All of those reinforcements and an admittedly artfully folding top means that the CrossCab weighs about 230 pounds more than its straight-laced sibling. Even though Nissan's origami artists have managed to get the five-panel roof to stow into a space only 20-percent larger than that of the 370Z Roadster, the mechanism has still taken a toll on cargo space. Top-up, the cargo capacity is 12.3 cubic feet, and with the roof lowered, it drops to 7.6 cubes, still enough for a couple of golf bags. Unfortunately, the lid cannot be raised or lowered unless stationary, and we found interior to be a bit boomy at highway speeds with the roof closed and windows up – particularly for rear-seat passengers.

2011 Nissan Murano CrossCabriolet front seats2011 Nissan Murano CrossCabriolet seats2011 Nissan Murano CrossCabriolet rear seats2011 Nissan Murano CrossCabriolet trunk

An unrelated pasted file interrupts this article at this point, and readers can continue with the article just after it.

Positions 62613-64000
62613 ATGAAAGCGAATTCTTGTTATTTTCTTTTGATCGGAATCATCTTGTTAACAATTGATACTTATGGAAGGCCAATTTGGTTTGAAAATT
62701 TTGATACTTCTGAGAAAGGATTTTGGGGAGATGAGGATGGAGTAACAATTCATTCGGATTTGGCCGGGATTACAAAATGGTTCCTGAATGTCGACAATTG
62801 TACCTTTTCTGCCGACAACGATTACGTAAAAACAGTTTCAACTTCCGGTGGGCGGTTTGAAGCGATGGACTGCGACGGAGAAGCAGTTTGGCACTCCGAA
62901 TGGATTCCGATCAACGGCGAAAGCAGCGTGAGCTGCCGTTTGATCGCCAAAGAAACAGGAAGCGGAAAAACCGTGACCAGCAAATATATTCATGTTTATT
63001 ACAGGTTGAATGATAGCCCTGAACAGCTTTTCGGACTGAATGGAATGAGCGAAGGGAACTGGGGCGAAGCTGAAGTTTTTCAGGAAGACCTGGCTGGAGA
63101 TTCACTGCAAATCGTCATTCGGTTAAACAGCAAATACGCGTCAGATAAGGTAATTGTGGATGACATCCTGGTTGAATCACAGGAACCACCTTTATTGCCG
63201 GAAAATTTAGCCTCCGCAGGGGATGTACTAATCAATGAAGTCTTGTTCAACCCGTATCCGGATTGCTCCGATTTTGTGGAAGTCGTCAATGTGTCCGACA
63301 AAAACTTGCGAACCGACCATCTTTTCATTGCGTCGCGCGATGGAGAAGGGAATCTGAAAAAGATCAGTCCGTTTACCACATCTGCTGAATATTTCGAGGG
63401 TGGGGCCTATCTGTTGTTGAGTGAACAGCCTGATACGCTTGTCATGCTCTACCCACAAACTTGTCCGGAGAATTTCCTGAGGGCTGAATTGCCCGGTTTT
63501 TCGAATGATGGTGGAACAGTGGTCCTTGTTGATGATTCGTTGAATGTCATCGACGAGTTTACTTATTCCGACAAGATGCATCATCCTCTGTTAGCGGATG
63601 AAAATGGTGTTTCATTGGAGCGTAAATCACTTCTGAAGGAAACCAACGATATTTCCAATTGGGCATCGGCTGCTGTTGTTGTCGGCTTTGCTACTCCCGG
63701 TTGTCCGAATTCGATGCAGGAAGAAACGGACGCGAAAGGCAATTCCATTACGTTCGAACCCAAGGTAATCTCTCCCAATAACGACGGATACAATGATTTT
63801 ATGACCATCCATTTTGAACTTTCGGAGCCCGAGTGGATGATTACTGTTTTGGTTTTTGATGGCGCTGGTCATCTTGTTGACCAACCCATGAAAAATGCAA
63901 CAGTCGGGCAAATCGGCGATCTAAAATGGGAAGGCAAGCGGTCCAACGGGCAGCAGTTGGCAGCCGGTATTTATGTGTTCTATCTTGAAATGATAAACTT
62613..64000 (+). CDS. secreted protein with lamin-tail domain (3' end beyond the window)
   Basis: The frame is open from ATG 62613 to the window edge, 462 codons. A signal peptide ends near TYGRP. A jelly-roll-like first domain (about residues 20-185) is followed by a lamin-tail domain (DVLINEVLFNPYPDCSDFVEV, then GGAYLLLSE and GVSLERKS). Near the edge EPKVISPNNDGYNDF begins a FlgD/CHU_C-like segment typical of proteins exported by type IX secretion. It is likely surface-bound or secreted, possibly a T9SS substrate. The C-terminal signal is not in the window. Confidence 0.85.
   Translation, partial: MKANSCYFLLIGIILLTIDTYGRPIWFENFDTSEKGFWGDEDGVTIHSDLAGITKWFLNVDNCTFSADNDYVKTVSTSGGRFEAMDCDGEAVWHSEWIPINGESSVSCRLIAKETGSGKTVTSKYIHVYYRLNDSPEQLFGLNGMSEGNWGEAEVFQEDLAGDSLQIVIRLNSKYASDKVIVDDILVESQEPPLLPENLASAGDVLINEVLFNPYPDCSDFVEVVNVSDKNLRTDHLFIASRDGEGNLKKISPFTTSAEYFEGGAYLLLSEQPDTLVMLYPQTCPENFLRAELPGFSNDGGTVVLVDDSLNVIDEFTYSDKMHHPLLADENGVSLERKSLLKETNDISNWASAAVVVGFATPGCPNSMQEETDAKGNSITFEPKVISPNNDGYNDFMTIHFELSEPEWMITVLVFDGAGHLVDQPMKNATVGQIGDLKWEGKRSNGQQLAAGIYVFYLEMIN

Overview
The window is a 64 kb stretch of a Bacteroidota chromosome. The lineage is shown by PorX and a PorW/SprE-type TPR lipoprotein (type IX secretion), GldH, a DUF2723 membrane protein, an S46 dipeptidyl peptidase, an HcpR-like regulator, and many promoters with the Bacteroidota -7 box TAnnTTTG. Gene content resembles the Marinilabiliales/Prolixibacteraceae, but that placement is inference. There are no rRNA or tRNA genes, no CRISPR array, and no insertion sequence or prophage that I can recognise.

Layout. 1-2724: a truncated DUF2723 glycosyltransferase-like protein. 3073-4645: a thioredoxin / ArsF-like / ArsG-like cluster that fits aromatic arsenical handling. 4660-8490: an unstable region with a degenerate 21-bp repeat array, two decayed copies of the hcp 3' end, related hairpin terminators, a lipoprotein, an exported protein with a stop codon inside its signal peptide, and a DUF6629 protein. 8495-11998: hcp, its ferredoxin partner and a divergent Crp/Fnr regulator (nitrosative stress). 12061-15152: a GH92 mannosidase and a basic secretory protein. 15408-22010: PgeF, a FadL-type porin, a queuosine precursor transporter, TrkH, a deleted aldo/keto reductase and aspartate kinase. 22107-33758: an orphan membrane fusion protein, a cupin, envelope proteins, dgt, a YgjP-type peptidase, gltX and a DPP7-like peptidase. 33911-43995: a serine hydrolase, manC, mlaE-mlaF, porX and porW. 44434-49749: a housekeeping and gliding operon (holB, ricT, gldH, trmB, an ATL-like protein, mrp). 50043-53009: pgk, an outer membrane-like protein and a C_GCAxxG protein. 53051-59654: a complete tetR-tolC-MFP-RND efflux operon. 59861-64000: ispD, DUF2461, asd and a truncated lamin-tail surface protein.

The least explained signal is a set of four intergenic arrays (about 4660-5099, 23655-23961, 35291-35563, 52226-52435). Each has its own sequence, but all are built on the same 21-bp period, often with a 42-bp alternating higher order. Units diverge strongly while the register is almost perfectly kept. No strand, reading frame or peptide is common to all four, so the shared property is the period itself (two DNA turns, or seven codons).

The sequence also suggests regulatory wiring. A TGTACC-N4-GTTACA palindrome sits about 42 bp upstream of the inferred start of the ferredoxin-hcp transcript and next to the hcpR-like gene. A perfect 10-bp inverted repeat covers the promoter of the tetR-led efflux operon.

As in the standard Murano, the drivetrain is smartly done, offering ample power and refinement, but the CrossCab simply isn't as good to drive enthusiastically as its hard-hatted counterpart, something we blame on the body structure and perhaps a bit on the added weight. Simply put, this high-rider makes it immediately clear that it's built for cruising and not canyon carving, so cruise we did. Besides, loping along and enjoying the view is better for preserving the high-octane-drinking CC's 17 miles per gallon city and 22 mpg EPA highway fuel economy estimates.

At the end of the day, while we're all for boldly iconoclastic design, the CrossCabriolet leaves us with far more questions than answers. We're not sure why Carlos Ghosn green-lighted something like this over a less costly and seemingly more salable concept like a convertible version of the Altima Coupe (the CC is understood to be one of the CEO's pet projects). Company officials insist that as the crossover segment continues its rapid expansion, the genre will inevitably morph and grow enough to accept a whole range of bodystyles, and Nissan clearly wants to lead the charge.

2011 Nissan Murano CrossCabriolet rear top up